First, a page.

Imagine driving down highway 101 in the Bay Area from San Francisco down to San Jose. Suppose that you see brake lights somewhere just north of the airport, and your GPS is kind enough to tell you that severe traffic is ahead. So you hop off 101 and shoot over to 280 South. You know that 280 is actually a longer route in terms of mileage, but there is little doubt in the moment that you will get south faster. You eventually end up having to get onto highway 85. After one exit of stop-and-go traffic, you get off the freeway and decide to take surface roads the rest of the way to your destination.
Two things happen when you decide to forego 101 and use 280 instead. First, your trip is made better because, while longer, the path you choose is actually faster. Second, everyone on 101 benefits (albeit very slightly) because there is one less car on 101. The not-so-subtle subtext here is that your experience is improved because it is less dependent in this case on the distance traveled and more dependent on the duration of that travel.
This example plays itself out in networks everyday. Except in networks, we have artificially limited the choices that are available.
In most networks, regardless of the routing protocols that are in use, the available paths are determined by the Shortest Path First (SPF) algorithm. This bit of computational math dates back to the 1950s. It underpins virtually everything we do in networking today. And to be fair, for something conceived so long ago, it has held up surprisingly well. In fact, leaf-spine architectures are quite dependent on ECMP, which is, in turn, directly dependent on Dijkstra’s work.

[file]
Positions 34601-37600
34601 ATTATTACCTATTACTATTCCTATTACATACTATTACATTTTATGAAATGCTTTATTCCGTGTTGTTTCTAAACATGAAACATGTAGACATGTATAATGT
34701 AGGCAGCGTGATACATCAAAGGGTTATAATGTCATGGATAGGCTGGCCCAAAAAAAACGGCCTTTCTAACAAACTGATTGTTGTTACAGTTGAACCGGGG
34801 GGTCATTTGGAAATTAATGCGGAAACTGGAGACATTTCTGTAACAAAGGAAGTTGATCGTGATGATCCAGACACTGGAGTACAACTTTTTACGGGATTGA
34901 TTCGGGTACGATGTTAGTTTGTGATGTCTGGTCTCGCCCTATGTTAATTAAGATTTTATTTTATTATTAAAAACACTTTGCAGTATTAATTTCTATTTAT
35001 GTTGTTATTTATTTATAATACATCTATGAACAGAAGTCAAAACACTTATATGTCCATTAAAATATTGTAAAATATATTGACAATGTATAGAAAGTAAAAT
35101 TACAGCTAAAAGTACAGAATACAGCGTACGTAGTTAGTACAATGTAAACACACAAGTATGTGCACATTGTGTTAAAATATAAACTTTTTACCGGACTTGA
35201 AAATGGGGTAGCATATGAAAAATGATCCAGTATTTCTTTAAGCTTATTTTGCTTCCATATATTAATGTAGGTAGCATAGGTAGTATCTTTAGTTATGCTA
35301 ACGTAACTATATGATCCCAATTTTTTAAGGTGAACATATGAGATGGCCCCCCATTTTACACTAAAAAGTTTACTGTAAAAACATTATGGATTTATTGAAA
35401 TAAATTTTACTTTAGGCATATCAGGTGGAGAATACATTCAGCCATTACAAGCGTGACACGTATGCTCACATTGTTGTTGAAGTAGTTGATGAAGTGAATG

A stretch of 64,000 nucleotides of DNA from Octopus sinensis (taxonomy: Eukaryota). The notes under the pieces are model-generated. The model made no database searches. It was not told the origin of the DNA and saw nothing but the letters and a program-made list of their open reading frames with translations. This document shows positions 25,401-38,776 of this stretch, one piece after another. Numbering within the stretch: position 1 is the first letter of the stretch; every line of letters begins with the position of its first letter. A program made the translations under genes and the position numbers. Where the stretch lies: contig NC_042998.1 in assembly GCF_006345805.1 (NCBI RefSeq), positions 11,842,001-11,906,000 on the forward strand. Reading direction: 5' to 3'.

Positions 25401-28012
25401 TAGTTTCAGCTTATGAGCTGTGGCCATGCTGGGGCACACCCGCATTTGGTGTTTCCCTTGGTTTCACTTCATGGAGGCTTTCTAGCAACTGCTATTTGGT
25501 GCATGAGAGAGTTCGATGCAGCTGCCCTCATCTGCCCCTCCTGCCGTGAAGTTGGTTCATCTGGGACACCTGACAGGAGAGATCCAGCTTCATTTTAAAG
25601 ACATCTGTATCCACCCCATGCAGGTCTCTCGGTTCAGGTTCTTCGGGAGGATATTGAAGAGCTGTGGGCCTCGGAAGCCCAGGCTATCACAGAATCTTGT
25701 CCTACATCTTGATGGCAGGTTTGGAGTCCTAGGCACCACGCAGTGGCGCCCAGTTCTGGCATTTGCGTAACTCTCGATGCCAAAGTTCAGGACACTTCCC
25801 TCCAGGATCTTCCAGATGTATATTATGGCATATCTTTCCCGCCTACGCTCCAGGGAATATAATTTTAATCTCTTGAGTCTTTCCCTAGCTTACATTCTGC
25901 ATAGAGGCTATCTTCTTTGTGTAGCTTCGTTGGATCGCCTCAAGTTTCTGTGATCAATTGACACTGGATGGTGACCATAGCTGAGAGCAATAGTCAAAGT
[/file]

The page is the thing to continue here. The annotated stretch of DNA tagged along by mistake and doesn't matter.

One of the issues with using SPF is that it essentially limits the possible paths between end points to those that have the fewest number of hops. Using my highway traffic analogy from earlier, this would basically mean that you don’t have the option to take 280 because it is not the shortest path.
Aside from removing longer but better alternative paths, this has an impact on capacity for the entire system. By not allowing you to select a different path, your car is added to the thousands of other cars on 101. Not only do you not benefit from the alternate route, but all your fellow drivers must now deal with increased load on the path they have selected.
So how does this intersect network architecture?
When we architect a network, we do so with a couple of things in mind. First, we care a lot about the number of access ports (think of these as the freeway onramps in my running example). And then we care a lot about capacity between points in the architecture (the number of lanes in the freeways). If we do not know with any precision what traffic looks like (and any kind of application workload mobility makes this even harder), then we have to plan for an any-to-any traffic pattern. Essentially, we have to over-provision the network so that it stands up to worst-case loads.
The challenge here is that very few companies have the freedom to just indiscriminately build out their networks. Capacity comes with additional gear, and that equipment adds not only to capital costs but also to ongoing maintenance costs.